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Students left out in the cold

Published: January 30, 2009
Section: Opinions


Wednesday morning, barely 48-hours after President Jehuda Reinharz informed the campus community via e-mail that the Board of Trustees voted to close the Rose Art Museum, he took student questions at an open forum about the university’s finances.

An open-invitation forum for students was an important improvement over last semester’s quiet, invitation-only event and the organizers of Wednesday’s forum must be commended.

And even as face to face time with the university president is a vast improvement over cryptic e-mails, Reinharz’s commitment to communicating with the student body continues to be undermined by more episodes of disregard and disrespect.

Two weeks ago, this editorial board admonished the president for failing to inform the university community of Carl J. and Ruth Shapiro’s losses in the Bernard Madoff Ponzi scheme even after their connection was addressed in the New York Times and the Boston Globe. Students were forced to learn their university’s fate in the pages of the national press rather from the mouth of their own university president.

This week, Reinharz decided to kill two birds with one stone when he sent out an e-mail to the student body at the same time as he sent out a press release to the national media about the closing of the Rose. Such behavior is akin to a parent inviting the neighbors into the kitchen to inform the children of an impending divorce. Within hours, the story was all over the national media – and students still didn’t understand what was happening.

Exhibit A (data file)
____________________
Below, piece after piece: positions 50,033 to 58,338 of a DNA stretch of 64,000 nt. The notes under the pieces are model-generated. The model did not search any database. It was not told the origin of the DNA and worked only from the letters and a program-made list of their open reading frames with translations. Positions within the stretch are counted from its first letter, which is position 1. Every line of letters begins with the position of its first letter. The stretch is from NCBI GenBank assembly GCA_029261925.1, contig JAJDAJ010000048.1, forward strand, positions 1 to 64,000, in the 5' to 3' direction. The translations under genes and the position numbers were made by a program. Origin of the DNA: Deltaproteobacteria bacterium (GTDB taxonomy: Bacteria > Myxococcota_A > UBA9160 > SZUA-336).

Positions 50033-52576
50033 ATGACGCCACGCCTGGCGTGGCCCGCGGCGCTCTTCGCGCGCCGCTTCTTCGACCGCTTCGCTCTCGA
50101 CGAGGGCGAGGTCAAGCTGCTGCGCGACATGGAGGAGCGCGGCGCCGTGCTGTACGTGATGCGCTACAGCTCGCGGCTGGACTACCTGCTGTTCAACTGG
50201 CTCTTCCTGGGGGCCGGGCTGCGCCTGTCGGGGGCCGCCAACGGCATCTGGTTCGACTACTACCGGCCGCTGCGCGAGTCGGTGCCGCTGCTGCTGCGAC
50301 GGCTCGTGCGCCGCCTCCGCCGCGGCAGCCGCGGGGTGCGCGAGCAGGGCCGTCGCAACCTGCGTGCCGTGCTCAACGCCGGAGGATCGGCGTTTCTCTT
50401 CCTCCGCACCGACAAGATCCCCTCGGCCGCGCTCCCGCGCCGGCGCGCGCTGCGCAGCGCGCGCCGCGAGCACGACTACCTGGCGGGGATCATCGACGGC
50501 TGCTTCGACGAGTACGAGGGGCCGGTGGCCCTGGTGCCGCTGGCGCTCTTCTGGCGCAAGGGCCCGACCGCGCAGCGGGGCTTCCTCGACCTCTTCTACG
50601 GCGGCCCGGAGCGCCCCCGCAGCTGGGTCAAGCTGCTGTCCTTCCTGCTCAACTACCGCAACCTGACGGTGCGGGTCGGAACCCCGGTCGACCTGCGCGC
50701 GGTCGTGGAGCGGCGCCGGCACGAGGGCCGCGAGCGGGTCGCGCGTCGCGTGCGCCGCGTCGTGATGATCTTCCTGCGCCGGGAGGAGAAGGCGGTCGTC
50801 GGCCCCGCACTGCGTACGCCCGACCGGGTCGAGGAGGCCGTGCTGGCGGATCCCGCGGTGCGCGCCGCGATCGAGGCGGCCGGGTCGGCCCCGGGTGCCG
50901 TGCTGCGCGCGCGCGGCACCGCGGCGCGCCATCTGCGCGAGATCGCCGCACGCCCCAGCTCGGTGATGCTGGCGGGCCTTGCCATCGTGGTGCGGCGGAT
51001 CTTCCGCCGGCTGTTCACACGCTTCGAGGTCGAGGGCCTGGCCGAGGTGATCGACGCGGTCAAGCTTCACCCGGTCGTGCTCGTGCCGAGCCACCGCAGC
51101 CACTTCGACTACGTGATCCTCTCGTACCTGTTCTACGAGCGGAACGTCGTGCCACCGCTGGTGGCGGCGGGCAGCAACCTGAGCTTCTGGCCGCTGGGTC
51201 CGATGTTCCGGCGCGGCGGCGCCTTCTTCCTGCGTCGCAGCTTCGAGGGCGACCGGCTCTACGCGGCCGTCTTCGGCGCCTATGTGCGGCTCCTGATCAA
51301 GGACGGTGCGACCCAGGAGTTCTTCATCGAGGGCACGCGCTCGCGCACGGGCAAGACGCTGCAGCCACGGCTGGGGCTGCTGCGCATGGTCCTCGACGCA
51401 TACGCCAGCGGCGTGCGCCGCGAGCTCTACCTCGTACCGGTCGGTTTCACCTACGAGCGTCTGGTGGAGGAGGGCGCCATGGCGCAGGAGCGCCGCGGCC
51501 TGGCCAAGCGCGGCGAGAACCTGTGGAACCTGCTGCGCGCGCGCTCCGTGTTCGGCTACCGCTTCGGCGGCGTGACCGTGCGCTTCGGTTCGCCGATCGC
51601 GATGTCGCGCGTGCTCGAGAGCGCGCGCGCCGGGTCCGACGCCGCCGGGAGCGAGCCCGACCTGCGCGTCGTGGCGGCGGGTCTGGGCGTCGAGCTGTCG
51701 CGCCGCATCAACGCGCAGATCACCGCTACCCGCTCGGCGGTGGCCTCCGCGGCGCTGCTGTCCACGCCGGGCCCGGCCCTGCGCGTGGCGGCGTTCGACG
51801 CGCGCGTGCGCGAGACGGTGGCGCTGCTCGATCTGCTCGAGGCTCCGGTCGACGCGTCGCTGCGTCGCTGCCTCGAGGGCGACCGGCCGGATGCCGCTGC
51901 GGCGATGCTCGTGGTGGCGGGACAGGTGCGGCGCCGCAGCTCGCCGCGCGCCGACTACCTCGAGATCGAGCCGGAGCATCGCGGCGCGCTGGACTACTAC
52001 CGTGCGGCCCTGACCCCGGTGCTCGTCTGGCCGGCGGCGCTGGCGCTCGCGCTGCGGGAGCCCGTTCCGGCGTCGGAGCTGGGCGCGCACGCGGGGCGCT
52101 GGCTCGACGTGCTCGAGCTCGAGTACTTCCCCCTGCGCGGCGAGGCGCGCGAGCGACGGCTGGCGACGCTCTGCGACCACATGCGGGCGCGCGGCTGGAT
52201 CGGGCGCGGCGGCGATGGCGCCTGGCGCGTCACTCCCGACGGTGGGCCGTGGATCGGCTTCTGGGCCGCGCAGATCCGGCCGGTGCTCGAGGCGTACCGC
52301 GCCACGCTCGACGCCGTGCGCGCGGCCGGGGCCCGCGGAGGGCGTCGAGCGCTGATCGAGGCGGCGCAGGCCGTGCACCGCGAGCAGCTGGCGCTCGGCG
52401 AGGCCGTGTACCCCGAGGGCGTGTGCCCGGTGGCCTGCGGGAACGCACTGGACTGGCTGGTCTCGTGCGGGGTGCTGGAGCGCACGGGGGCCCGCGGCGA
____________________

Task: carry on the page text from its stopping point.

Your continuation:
In light of the Rose decision, Wednesday’s forum was a necessary opportunity for students to share their concerns, express their frustrations, and push for answers to the tough questions Reinharz said he welcomed. He answered some, evaded others. But before he even began taking questions, at 20 past the hour, he told the students assembled that he had to leave at noon, or at the latest, 10 minutes after.

Reinharz had an appointment to speak with National Public Radio to discuss the Board of Trustee’s decision to close the Rose. As a member of The Brandeis Hoot followed after Reinharz in the blustering snow, Reinharz sent her and the student community as a whole a clear message – while the national press would be invited to a fireside chat, students would be left out in the cold.